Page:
Bat Mitzvah: NY Teen Reflects
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by Hallie Brown August 26, 2008

My young adolescent concept of a bat mitzvah was Outkast’s “Hey Ya” blasting while dancers clad in black threw leis and sunglasses into a hip-swaying clump of girls in heels and shorter boys in too-tight ties. I apologize, Rabbi Weider, but my Torah recitation was merely an obstacle to overcome before I was allowed a lavish party.

   Yet now, four years later, I cannot recall which friends were present at the party, or which relatives gave me what jewelry. Instead, I remember the opening lines of Hatikvah, my Torah portion, and chanting my haftarah. I can vaguely explain the meaning of the parasha, and I will forever remember the blessings before and after the Torah and haftarah.

   I am not alone in this seemingly religious connection; most of my friends are the same way. However, at the time of my bat mitzvah, I do not believe I was ready to care about religion. I know I was too obsessed with shallow things to bother myself with academics outside of school. I do not believe most middle-schoolers have an ounce of passion for anything other than “being cool.” That’s not to say I was a horrible eighth-grader. I just had no passions to myself. Nothing was uniquely me. Thankfully, high school has given all the teens I know the strength to be independent and individual.

   This has led me to conclude that b’nai mitzvot arrive too early. It is not fair to ask a 13-year-old to care about something “uncool” when hormones are clearly more powerful than religion. Instead, use the party as a bribe. That is my solution. However unfair it is to rabbis and congregations and out-of-state relatives, it is the only way the majority of young teenage Jews will put in any effort.

   That said, I do not regret my bat mitzvah in any way. Maybe to compensate for my previous lack of religious fervor, I am more involved in my temple now than I ever have been. I am not promising that most post-bat mitzvah teens will have an epiphany and spend three days a week at the synagogue, but some, like me, do.  I am fascinated by a community that asks an unwilling child to stand at the bimah and recite meaningless Hebrew while friends chuckle at his changing voice or her bad sense of style. I have sympathy for 13-year-olds everywhere because personally, I believe reading Torah is too meaningful to be exploited. Why are innocent adolescents the victims of tradition?

   Tradition is, actually, the reason I am involved in Judaism. I don’t pray, I question my beliefs, and last Yom Kippur my mother and I made fun of the scowling old ladies who sit in front of us. But I never have to be dragged to services or Hebrew school. I am happy to participate because my great-great-great grandparents did so. I love the Torah not for its religious content, but for the history, the stories, and the connections to my ancestors. I wish so much that I had believed all this four years ago. I feel like I was a completely different (and indifferent) person then. If I could do it over… but then, at the same time, maybe I needed that shock of embarrassment that came a year or so after my bat mitzvah when I realized what a lame representation of Judaism I had expressed.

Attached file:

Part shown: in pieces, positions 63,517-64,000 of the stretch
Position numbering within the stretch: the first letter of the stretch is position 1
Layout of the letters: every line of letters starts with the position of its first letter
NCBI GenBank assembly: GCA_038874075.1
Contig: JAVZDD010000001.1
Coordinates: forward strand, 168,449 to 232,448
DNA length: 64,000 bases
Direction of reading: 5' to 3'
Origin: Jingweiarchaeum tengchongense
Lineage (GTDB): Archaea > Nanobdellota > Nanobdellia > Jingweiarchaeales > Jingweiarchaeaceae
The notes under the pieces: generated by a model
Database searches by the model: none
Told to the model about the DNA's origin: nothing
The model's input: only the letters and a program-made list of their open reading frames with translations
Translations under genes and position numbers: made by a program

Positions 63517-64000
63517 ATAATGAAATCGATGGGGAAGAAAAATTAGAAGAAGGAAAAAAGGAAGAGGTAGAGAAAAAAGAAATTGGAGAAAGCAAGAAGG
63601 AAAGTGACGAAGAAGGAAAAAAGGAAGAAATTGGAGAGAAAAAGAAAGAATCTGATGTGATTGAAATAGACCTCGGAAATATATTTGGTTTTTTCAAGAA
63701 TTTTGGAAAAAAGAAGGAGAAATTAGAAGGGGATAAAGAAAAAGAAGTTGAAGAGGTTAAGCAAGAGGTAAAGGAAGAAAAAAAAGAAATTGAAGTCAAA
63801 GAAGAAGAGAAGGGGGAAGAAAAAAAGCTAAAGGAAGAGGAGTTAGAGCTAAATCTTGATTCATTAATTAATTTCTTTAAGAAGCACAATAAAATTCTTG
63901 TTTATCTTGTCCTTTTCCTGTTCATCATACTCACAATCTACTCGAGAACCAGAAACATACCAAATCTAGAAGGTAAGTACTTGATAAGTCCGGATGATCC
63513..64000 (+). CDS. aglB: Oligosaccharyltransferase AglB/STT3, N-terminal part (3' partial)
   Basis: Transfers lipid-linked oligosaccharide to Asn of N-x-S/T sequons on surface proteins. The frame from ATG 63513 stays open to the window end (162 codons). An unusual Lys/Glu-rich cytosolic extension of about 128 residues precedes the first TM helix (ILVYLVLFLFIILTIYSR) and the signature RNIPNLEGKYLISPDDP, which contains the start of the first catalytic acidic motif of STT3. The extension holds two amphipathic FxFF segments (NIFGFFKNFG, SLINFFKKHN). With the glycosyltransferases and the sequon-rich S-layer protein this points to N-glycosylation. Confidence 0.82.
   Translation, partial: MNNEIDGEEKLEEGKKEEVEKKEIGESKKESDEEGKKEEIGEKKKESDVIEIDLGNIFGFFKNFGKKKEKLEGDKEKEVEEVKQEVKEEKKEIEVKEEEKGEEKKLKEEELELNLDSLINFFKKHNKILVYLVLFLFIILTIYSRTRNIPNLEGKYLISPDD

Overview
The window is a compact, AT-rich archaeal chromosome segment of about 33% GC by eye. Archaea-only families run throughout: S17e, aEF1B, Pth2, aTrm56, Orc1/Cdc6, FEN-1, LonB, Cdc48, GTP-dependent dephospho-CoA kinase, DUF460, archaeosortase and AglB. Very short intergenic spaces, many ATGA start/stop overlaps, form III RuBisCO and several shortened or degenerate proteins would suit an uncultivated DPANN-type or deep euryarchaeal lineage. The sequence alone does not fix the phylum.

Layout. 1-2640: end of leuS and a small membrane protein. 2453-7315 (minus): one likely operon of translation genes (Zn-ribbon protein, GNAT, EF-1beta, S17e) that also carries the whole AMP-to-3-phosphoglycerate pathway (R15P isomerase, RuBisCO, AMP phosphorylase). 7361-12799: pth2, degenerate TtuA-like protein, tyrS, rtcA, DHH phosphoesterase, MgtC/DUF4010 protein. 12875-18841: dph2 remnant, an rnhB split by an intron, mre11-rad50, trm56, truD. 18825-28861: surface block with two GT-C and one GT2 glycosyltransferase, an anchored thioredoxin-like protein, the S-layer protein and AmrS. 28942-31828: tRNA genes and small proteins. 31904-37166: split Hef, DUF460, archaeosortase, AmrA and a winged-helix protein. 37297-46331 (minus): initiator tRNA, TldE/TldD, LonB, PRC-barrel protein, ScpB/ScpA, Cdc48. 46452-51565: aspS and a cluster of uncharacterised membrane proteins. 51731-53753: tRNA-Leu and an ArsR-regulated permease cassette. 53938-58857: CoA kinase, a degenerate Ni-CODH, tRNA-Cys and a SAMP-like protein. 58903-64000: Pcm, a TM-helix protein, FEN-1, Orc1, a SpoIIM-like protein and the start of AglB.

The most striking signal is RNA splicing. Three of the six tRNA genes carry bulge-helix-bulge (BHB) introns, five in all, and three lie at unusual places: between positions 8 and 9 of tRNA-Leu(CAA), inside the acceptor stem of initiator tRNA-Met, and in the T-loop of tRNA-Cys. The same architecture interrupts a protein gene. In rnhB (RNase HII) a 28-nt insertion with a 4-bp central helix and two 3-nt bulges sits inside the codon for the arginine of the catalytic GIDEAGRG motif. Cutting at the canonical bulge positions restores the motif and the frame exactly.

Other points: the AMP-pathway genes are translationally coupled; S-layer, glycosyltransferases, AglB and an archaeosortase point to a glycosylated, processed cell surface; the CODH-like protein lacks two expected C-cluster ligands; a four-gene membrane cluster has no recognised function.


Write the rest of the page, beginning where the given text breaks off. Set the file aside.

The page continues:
I tried to make up for my bat mitzvah speech last year, for my confirmation. I spent hours researching the Ten Commandments to write this new speech. I was intrigued and excited and passionate and I worked meticulously. I was grasping religion (yet also pointing out the hypocrisies of it in my speech). I was more focused than ever on Judaism.

   This past year I even taught at our Hebrew school – a variety of grades and a variety of passions – and I have realized the cycle that is youth religious education: first is happy acceptance, followed by eager questioning. There is a slow transition to stubborn questioning, which blends into indifference and even blatant snide remarks. There is constantly a reminder, in the upper grades, that this is their free time, and that we, the congregation, are lucky to be graced with their presence. And then, as quickly as that phase comes, it dissipates between the eighth and ninth grades. Yes, the grades shrink in number as they climb in academic status, but those young congregants who return become crucial to the community. We, the teachers’ aides, the temple teens, reassure the parents that their children will not necessarily abandon religion. Our chorus from the back of the temple during Saturday morning family services is proof that some part of our religious education had meaning.

   I know the b’nai mitzvot class looks at us as uncool, like I did, but I also remember feeling outsmarted by the older “young adults” when I was going through the same phase. They were so confident and happy and passionate, and I fell short.

   Now, I know they knew, like I know, that teens come around. Some even scramble back to years of canned grape juice and monotonous recitations and are sentimental because college means the end of a religious era.